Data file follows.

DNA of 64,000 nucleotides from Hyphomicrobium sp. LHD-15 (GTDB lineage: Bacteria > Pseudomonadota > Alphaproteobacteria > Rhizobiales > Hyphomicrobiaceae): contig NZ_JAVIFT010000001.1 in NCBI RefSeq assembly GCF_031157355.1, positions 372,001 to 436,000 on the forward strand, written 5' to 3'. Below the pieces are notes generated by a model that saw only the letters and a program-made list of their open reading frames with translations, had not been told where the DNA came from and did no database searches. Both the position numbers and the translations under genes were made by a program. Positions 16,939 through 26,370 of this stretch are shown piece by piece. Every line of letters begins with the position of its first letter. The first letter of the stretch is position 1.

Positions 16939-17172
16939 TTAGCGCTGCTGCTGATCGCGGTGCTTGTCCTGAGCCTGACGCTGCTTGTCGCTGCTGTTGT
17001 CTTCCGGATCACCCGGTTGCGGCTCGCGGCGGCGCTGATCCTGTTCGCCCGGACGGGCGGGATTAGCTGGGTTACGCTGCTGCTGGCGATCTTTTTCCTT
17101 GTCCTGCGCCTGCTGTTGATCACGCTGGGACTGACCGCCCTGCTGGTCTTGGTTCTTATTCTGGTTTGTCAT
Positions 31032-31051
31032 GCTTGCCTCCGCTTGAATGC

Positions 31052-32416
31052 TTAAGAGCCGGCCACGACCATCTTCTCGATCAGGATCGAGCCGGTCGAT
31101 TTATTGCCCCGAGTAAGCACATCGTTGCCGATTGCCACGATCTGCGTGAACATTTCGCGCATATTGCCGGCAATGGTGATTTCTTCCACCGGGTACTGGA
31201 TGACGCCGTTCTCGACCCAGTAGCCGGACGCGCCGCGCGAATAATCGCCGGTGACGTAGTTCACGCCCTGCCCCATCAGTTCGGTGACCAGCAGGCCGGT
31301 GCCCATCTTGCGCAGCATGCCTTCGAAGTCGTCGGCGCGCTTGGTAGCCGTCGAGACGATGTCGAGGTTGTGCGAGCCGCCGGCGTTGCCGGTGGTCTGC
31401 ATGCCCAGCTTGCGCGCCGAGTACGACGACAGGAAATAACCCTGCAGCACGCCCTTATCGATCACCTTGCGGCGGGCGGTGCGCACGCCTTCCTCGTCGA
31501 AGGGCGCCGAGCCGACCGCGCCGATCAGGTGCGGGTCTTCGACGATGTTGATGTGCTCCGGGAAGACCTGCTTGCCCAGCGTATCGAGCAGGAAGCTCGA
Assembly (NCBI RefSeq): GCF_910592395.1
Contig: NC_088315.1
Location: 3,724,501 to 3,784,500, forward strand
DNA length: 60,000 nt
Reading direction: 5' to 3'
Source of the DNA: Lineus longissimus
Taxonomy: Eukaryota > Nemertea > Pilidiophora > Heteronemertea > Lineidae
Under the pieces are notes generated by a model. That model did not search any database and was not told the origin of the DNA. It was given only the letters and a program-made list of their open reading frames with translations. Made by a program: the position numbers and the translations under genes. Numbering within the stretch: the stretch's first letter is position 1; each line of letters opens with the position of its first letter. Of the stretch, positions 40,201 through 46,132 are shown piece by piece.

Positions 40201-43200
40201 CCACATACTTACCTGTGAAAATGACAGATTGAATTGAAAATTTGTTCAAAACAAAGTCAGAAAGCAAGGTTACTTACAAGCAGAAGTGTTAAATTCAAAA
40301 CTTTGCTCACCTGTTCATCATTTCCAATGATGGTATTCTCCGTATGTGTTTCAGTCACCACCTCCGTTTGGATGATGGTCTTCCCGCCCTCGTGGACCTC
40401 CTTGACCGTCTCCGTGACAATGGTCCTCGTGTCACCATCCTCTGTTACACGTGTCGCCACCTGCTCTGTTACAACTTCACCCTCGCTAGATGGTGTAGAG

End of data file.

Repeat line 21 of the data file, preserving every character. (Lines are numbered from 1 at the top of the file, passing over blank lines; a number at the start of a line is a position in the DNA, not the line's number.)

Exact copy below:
Taxonomy: Eukaryota > Nemertea > Pilidiophora > Heteronemertea > Lineidae